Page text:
Despite spending $38 million from Sept. 1 to the middle of October – and many millions since – Whitman has only made herself more unpopular, while Brown, who spent about $24 million in the same period, saw his popularity improve slightly. Whitman’s favorable-to-unfavorable rating is now 42-51%, slightly worse than her 40-45% standing in September. Meanwhile, Brown’s favorable-to-unfavorable rating now is 47-47% compared to 44-47% in September.

Team Krusty, it seems, has made the election a referendum on Whitman’s character while the Armies of eMeg have been unable to force voters to focus on their narrative about Brown’s record on the issues, which they calculated would frame the race.

Essentially, Whitman’s extravagant TV campaign, overseen by veteran GOP strategist Mike Murphy, has failed either to make his candidate popular or to knock Brown off his stride. But Brown’s guerilla advertising, made by longtime associate Joe Trippi and his shop, have driven up Whitman’s negatives while making Brown seem more authentic and knowledgeable.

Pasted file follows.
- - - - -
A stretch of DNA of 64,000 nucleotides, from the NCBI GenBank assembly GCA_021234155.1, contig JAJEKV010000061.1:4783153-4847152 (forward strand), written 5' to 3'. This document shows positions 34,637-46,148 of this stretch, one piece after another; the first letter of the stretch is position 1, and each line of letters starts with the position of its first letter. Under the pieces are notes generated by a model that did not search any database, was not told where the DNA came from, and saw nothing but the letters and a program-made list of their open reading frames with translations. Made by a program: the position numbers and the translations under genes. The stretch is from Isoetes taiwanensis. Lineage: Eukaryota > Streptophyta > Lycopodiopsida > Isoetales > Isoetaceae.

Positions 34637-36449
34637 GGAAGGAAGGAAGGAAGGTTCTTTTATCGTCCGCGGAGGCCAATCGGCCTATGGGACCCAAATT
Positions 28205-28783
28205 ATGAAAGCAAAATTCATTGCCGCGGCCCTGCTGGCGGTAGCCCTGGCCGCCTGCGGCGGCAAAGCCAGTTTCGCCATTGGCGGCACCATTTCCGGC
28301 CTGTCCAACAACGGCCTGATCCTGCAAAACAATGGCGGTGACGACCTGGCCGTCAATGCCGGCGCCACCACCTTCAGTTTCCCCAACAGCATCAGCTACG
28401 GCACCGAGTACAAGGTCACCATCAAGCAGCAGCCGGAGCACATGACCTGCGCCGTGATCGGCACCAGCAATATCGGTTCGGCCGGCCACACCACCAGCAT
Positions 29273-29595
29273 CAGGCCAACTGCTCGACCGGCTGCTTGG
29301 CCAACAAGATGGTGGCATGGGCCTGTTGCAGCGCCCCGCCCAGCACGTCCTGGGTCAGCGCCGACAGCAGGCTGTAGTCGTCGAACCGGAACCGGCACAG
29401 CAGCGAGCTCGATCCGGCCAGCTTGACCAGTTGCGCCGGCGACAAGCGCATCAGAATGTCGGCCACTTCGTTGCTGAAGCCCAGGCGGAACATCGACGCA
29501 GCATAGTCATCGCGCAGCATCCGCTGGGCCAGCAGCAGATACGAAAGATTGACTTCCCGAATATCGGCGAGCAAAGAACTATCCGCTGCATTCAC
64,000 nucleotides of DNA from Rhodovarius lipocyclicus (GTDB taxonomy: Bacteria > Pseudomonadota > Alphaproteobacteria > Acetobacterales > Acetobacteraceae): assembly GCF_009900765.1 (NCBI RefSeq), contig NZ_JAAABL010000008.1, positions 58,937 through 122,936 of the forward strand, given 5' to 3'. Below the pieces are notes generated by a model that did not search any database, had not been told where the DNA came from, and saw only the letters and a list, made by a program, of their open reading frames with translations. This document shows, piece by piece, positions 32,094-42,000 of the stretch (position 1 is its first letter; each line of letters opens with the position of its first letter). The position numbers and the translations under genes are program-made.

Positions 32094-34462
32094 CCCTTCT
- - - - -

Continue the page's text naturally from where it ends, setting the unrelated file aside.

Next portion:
The Brown campaign unveiled a killer ad on Wednesday, this one simply clips from the Women’s Conference interaction on Tuesday among NBC’s Matt Lauer, Brown and Whitman in which Brown agrees to take any negative ads off the air if Whitman will do the same. But she refused.

On Wednesday, the Brown campaign gave Whitman 24 hours to decide if she would accept the no-negative-ad challenge before putting the ad on the air (although it’s not really a negative) and said he’d call on all those groups supporting him to take down their negative ads if she would agree to do the same.

“Jerry Brown’s phony pledge is just what you would expect from a cynical career politician,” replied Whitman spokeswoman Andrea Rivera. “Jerry Brown is hypocritically pledging to take down negative ads, while his allies are launching new negative spots at the very same time.”

Brown’s comfort with taking down all negative ads reflects his lead in public and private surveys. In today’s Field Poll, Brown is pulling about eight in 10 Democrats while Whitman has about three-fourths of the Republicans. But among independents – the crucial, cross-over voters who determine statewide elections in California  – Brown has taken a commanding 49-33% lead, up from a 38-38% tie in September.